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Kings' Ilya Kovalchuk has improved his play when they have needed it most

This movie has played out before for Ilya Kovalchuk.

He was with the Atlanta Thrashers when they began the 2007-08 season 0-6 and fired coach Bob Hartley. They were a sub-.500 team the rest of the way. Kovalchuk, in his inimitable way, remembers the feeling.

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“Those days are not what you’re looking for,” Kovalchuk said.

The same could be said 11 years later, at least to start. The 4-8-1 record the Kings compiled in their first 13 games was enough to cost John Stevens his job. It’s not what Kovalchuk predicted when he signed a three-year, $18.75-million contract, but the aforementioned experience conditioned him to the harsh realities of the game.

“It should be the wake-up call for all of us, because nobody’s safe here,” Kovalchuk said.

A 4-1 win over the Ducks on Tuesday is more of what Kovalchuk is looking for after five years away from the NHL. He scored his team-leading fifth goal and recorded his fourth multi-point game this season.

Kovalchuk has been more noticeable on a line with Jeff Carter and Tyler Toffoli the last two games, both wins. His hands and flashes of elite skill have been apparent, such as his one-time swat of the puck past Ducks goalie John Gibson on a break-in on net.

Kovalchuk is able to produce at 35 partly because of his much talked-about conditioning regimen, which is what drew Kings coach Willie Desjardins to Kovalchuk on a trip to Russia with the Canadian national team in the summer of 2017.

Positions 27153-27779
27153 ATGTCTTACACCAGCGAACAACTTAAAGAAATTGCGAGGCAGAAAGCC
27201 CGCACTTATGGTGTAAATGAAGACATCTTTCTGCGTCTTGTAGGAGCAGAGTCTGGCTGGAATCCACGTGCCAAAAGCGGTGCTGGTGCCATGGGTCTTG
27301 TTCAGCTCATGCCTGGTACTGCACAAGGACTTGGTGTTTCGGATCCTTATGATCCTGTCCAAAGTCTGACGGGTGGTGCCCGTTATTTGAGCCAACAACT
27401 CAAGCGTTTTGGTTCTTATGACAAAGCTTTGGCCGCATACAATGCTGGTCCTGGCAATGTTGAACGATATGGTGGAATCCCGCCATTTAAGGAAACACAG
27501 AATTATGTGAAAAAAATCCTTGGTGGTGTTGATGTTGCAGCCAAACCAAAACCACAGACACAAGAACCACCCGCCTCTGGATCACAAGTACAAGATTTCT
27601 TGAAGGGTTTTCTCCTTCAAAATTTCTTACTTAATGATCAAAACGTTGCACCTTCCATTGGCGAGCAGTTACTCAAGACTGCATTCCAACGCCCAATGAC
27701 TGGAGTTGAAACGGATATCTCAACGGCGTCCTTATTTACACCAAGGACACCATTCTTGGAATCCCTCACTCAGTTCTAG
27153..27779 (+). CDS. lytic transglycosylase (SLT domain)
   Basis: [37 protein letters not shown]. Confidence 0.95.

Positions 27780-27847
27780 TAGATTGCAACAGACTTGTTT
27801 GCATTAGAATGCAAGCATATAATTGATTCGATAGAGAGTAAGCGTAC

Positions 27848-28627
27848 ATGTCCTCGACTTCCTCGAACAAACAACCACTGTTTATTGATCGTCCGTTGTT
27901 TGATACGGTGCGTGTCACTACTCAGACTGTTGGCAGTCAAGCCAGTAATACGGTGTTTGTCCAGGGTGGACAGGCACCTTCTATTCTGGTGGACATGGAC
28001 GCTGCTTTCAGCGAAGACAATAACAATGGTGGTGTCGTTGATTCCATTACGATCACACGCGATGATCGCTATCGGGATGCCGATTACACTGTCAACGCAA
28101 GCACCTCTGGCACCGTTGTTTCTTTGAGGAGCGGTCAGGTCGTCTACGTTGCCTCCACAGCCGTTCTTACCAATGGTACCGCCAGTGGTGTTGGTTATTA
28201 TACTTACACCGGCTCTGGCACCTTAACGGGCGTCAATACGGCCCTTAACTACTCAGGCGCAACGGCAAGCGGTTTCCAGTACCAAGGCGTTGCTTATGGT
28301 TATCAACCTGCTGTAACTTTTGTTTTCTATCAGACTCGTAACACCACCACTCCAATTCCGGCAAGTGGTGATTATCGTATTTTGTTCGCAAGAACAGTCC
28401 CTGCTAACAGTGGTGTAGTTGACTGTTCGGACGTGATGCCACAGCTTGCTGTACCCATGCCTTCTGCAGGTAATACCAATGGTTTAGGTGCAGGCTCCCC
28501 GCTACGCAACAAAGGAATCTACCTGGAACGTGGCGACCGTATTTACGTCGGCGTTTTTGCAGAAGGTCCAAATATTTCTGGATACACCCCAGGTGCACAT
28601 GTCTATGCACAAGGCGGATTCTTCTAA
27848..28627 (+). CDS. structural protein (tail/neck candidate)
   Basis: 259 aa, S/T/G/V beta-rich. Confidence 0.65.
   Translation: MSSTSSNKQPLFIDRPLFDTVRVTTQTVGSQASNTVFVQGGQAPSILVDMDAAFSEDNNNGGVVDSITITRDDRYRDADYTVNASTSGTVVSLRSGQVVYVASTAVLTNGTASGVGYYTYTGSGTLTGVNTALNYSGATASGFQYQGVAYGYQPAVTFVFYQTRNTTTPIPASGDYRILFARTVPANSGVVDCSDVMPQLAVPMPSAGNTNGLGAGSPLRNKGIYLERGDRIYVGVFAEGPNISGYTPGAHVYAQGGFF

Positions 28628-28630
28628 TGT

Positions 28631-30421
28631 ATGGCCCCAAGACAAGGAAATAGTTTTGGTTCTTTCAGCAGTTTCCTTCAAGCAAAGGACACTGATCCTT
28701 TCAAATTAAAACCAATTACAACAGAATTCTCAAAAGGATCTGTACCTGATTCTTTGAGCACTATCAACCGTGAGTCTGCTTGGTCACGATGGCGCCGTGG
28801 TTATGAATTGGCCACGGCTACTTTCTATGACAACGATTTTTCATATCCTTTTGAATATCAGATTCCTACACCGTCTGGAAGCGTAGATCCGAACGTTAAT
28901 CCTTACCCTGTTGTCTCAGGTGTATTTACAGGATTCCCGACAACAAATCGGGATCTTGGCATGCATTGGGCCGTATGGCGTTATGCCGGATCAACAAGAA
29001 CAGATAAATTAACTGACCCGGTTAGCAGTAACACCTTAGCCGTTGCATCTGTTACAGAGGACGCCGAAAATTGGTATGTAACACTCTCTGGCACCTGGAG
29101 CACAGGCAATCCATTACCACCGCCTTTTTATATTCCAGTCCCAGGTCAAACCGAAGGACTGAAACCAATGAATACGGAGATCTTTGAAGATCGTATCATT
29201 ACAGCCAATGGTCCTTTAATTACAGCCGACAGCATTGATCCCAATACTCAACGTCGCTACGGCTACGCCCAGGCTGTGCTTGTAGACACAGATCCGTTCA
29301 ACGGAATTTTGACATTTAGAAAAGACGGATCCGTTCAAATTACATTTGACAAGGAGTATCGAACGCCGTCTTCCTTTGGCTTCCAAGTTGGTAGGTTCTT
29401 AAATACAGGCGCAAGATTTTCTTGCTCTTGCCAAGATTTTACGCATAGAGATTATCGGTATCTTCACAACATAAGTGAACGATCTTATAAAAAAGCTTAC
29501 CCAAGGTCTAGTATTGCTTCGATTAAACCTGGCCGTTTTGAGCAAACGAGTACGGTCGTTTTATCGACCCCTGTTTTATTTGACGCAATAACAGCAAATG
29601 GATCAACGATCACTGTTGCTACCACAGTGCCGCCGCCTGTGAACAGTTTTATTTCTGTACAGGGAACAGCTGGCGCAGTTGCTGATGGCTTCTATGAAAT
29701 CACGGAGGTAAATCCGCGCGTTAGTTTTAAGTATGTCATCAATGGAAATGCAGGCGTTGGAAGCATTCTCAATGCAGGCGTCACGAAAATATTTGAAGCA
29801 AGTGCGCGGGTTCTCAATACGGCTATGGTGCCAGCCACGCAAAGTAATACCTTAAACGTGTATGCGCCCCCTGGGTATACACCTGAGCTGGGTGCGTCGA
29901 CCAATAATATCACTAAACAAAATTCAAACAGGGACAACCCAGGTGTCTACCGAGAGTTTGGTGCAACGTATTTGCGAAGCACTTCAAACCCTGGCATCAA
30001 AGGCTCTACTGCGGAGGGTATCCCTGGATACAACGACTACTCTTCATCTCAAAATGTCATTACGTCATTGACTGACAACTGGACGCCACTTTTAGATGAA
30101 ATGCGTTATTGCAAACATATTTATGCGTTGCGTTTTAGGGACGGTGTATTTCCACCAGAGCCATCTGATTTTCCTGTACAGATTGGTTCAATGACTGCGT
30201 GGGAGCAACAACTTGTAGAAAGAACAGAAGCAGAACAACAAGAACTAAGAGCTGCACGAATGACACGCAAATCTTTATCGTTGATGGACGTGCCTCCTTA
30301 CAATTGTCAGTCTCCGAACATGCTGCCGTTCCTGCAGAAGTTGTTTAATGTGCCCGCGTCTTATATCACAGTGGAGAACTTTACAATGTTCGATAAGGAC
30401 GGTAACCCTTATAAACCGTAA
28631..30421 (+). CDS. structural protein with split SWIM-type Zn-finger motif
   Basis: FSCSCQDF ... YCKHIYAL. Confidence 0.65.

“We played them in Russia, and he was training,” Desjardins said. “I had my camera out and I was video [taping him], and I didn’t know if I was supposed to [film], so I had the camera down low.”

The trip was a run-up to the 2018 Olympics, when Desjardins coached Canada. His team didn’t play Kovalchuk and the Olympic Athletes from Russia in the tournament but Desjardins remembers seeing Kovalchuk play.

Desjardins has coached players from all walks of life, from Japan to North America, but he admits this is new territory to coach a world-class player who stepped away from the league for years.

But it’s an experience that he welcomes, judging by what he’s seen.

“Usually elite guys don’t leave the league,” Desjardins said. “He made some really high-end plays [Tuesday]. The key for me is just to get him to work hard. If I can get him to work hard, everything else will fall in place.”

One avenue toward that might be the less-is-more approach. Kovalchuk’s sub-16-minutes of playing time in each the last two games are among his fewest of the season. But he has four points in that span and the Kings’ power play has clicked at a five-for-14 rate the last four games.

Kovalchuk’s five goals put him on pace for more than 25 on the season, which falls into the 25-30 goal projection of the organization upon signing him. He remains, neatly, a point-per-game player with 830 points in 830 games. He has said he’s adapted to the new NHL but on Wednesday he offered up a 14-game critique.

“I think I can be much better,” he said. “I think we all can be more consistent, but me personally, I know I can do better. It’s still an adjustment process for me, but I feel much better.”

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UP NEXT VS. MINNESOTA

When: Thursday, 7:30 p.m.

On the air: TV: FS West; Radio: iHeartRadio (LA Kings Audio Network).

Update: Minnesota center Eric Staal is sick and questionable to play, according to the Minneapolis Star Tribune. The Wild have won seven of nine games, which included a 4-1 win against the Kings on Oct.25.

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